I have seen some truly amazing photos of the Golden Gate Bridge, but one stood out and so much I had to catch up with the artist to learn more.
Michael Shainblum started taking photos when he was young. He picked up a camera and fell in love the very first day. It wasn't long before photography was his favorite thing to do and a daily adventure. The reason was simple. It was so much fun to capture images and a very satisfying creative outlet. Years later, the main driving force every time he picks up the camera and heads out has not changed. It is his true passion and he enjoys every second.
Shainblum is a photographer who knows the famous Golden Gate Bridge well having shot it over a hundred times from many different vantage points. One day, an idea for a special kind of shot popped in to his head. This idea involved getting the bridge with a number of lightning strikes in the frame. There is no doubt it would take a lot of patience. There were a number of unsuccessful attempts leading up to the evening his dream photo was finally realized. He remembers many nights feeling discouraged after getting no shots and arriving home cold and wet. It took about five years before the right conditions presented themselves.
Luckily for Shainblum, on that night there would be a lightning display to remember. The shots were all taken from a classic and even popular location, but the wide point of view and the high angle were perfect to capture the impressive lightning bolts. While the time-lapses ran Shainblum and a few other photographers at the scene watched and yelled in joy as they witnessed strike after strike over an awesome three hour period.
Shainblum's technique to capture the lightning involves setting up a time-lapse remote trigger on continuous and using long exposures. He has been shooting lighting for over 10 years after capturing his first successful strike at La Jolla Shores in San Diego, California. He calls himself lucky to have witnessed a number of great storms over the years, but I call him determined and driven to be there photographing them.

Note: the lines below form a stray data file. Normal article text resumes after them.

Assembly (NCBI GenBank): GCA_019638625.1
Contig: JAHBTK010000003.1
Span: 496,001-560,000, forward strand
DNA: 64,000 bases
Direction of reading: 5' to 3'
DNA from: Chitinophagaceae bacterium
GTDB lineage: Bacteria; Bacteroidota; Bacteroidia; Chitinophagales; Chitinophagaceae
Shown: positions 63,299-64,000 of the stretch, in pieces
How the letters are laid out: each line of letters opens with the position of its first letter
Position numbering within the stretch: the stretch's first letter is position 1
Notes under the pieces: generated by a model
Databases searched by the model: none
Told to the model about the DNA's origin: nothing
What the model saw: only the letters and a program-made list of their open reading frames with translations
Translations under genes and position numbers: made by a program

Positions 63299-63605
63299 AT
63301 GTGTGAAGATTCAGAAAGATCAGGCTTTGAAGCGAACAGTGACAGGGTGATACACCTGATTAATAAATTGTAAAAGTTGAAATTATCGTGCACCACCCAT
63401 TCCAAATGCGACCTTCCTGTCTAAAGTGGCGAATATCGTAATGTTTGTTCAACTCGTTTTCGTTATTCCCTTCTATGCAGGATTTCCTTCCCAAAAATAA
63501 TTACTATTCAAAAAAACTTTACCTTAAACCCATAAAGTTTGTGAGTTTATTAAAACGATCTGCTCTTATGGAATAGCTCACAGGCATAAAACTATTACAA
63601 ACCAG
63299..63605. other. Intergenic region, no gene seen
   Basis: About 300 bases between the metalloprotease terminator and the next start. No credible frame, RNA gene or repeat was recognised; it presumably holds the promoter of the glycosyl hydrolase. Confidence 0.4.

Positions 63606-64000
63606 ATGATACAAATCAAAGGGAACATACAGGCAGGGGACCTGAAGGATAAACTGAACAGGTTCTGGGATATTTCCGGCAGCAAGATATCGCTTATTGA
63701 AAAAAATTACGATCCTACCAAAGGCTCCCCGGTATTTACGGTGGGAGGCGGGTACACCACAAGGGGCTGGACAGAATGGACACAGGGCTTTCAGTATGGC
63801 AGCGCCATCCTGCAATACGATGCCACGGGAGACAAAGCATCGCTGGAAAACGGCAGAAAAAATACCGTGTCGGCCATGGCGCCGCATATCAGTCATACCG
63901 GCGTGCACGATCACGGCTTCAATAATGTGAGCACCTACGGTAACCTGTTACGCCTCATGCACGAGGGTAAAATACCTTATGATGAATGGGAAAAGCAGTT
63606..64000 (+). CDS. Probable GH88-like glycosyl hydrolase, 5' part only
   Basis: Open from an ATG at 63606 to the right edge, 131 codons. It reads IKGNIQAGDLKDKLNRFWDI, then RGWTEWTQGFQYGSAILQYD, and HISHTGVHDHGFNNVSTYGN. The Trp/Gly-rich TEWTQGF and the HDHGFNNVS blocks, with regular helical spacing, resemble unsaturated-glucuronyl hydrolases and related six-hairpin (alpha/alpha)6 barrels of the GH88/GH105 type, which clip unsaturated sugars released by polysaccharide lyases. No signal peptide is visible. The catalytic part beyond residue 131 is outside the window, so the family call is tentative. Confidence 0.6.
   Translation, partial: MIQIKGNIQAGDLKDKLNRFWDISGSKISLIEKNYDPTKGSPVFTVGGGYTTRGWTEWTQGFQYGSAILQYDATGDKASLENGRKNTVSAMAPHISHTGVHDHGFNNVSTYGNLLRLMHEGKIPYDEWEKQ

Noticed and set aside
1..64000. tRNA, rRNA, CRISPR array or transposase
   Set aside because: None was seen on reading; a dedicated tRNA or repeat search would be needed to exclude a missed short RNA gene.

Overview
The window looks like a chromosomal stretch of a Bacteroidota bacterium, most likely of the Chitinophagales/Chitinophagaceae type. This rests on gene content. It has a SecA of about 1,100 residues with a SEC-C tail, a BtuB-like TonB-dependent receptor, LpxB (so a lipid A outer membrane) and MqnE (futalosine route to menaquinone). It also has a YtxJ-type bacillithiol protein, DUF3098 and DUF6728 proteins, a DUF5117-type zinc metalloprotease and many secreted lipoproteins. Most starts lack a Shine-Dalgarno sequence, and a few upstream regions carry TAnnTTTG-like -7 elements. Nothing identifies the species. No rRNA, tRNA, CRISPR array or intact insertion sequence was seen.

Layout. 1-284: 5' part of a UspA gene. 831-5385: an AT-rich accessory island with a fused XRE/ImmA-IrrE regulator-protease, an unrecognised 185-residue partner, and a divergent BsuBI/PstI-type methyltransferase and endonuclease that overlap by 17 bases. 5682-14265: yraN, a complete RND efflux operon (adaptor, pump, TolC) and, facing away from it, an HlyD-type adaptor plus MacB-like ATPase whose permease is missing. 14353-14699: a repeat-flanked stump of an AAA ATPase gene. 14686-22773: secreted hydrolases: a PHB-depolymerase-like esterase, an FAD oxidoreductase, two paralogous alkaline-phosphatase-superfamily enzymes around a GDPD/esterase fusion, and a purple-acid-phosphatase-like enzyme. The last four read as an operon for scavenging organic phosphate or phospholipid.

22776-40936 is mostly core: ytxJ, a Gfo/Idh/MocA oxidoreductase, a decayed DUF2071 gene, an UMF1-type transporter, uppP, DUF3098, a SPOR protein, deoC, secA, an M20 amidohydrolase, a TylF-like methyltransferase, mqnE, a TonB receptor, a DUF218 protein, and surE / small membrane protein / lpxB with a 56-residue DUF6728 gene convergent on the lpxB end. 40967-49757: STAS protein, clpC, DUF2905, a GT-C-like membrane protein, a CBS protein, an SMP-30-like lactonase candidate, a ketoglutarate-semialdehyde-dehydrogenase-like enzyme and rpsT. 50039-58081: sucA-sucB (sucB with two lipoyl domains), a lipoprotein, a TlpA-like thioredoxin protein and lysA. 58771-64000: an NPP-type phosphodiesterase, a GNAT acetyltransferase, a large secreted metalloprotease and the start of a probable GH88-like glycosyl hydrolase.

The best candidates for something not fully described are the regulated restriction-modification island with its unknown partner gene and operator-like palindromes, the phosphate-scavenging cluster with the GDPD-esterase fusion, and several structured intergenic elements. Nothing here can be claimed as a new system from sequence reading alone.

Unless you are blessed with cover to shoot from, shooting storms involves a lot of wetness. Shainblum recommends using a Rocket Blower and relies on it as his go-to tool for removing water from the lens. It can be done from the side without impeding on the image and there are no smudges or risks fogging. You can see in the time-lapse above that some droplets popped into some of the frames and then went away. Shainblum said he had to blow off the lens almost every minute for this shot.
The final image is composed of 30 of the best exposures stacked and blended into one. While some shoots require a good amount of time to go through and can remain unfinished for years, the excitement of finally getting these shots helped it all come together quickly. As you can see, the end result is quite a treat for the eyes. In my opinion, it is truly a next level photo. And by the sounds of the time and effort that went into it, I can safely say the photographer deserved the rewards of such a memorable shot.
While Shainblum admits he prefers shooting in places a bit less traveled and more remote, this shot was on his bucket list since the day the idea was born. Five years later he was just so happy to get this shot and says it is a night shooting he will never forget. Earlier in the night, there was heavy fog cover and it looked like the lightning strikes would once again elude him. He did not give up and got the shot of a lifetime. We could all learn something from his perseverance.
All images used with permission by Michael Shainblum.